While similar, the little touches like the unusual half woman-half rabbit sculpture holding a pear and the balloon-toting astronaut statues certainly live up to the name “Wonder.”
“There’s actually three or four really fun experiments going on on the ship right now,” Schneider said.
That includes the new Vue Bar that took the place of one of the cantilevered hot tubs (there’s still one on the other side of the ship), and also a new dining concept that usurps Portside BBQ found on other Royal ships called The Mason Jar (cheekily located on the starboard side).
“There is Portside BBQ infused inside of it. It’s Southern extension for us, so barbecue adjacent, as we’ve been calling it,” Schneider said. “There’s really great music in the space. … and there’s a few other experiments. Brunch is an experiment at the Mason Jar.”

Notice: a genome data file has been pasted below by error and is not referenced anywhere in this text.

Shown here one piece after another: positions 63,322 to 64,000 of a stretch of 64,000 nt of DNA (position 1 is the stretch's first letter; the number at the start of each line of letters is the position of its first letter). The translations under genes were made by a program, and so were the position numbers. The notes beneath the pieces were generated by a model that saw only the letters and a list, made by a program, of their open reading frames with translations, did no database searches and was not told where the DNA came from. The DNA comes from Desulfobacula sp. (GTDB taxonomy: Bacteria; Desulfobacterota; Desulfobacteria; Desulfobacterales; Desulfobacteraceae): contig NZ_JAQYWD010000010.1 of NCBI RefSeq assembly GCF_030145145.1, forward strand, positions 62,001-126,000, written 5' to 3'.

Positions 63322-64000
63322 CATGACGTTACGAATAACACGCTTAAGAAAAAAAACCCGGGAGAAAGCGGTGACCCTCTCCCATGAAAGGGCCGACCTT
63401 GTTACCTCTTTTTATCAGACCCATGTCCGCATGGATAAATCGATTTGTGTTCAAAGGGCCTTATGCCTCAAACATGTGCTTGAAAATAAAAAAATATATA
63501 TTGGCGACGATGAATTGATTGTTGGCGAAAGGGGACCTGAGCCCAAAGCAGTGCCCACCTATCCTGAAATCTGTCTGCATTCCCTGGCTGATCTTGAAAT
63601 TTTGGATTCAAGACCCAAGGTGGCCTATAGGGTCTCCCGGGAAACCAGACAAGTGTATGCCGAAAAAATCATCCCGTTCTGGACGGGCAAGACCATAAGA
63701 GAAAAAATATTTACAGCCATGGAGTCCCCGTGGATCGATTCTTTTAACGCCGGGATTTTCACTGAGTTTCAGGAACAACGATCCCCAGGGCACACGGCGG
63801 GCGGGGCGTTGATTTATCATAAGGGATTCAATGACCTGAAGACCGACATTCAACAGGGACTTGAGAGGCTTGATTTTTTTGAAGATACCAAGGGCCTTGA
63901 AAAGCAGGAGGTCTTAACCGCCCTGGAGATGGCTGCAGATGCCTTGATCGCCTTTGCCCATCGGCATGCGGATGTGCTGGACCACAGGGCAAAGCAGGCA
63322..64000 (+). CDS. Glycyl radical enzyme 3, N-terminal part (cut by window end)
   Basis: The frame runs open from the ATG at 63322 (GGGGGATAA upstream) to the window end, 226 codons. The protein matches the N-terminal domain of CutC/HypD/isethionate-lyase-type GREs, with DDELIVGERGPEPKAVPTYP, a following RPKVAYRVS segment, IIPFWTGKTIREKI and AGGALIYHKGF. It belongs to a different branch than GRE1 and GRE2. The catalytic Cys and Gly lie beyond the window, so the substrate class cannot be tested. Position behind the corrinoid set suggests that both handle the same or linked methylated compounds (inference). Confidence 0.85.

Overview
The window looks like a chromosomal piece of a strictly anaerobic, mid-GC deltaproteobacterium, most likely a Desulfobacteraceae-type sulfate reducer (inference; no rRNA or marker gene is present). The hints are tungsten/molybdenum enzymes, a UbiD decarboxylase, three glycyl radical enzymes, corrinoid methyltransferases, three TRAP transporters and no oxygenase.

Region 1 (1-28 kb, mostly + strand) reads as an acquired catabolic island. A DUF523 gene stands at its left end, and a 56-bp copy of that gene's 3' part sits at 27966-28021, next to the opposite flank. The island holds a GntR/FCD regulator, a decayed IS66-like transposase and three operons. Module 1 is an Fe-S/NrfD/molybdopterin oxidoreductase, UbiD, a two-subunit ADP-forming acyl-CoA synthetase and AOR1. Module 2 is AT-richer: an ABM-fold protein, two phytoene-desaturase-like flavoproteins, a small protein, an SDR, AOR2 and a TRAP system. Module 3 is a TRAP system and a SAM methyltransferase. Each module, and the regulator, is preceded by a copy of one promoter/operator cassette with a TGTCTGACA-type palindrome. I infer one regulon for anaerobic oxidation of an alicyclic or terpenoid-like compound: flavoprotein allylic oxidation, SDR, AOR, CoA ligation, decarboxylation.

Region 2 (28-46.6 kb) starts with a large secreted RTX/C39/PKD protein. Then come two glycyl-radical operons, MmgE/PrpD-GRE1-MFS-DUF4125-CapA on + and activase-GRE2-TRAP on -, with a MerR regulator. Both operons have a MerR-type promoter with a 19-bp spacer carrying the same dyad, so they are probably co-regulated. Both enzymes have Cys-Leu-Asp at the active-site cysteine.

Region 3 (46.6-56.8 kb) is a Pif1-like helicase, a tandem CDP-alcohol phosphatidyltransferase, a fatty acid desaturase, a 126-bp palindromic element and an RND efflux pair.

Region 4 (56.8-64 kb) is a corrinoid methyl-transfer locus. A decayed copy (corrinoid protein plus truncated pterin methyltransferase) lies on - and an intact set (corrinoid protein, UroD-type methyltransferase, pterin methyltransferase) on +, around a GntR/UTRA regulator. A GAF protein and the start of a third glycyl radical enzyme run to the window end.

Menu items include buttermilk biscuits and jalapeno cornbread served with Cajun and whipped honey butter, Meemaw’s fried chicken n’ waffles, smoky deviled eggs, blueberry johnnycakes, charred watermelon salad, lobster n’ crawfish gumbo and crab beignets.
Other dining venues on board include Giovanni’s Italian Kitchen & Wine Bar, Wonderland, Asian venue Izumi, American steakhouse Chops Grille, American seasonal dishes at 150 Central Park, Johnny Rockets, Playmakers Sports Bar & Arcade, El Loco Fresh and Cantina Fresca.
Also new to the ship is a top-deck redesign that pushes the popular three-waterslide attraction The Perfect Storm adjacent for the first time to the kids waterpark called Splashaway Bay. And that made room for a more adult-friendly side-by-side pool space with submerged curved stone loungers.
“I know we’re not supposed to name our favorite children. But so far this is my favorite ship in our fleet. You’re gonna see some amazing transformations on this ship,” Schneider said.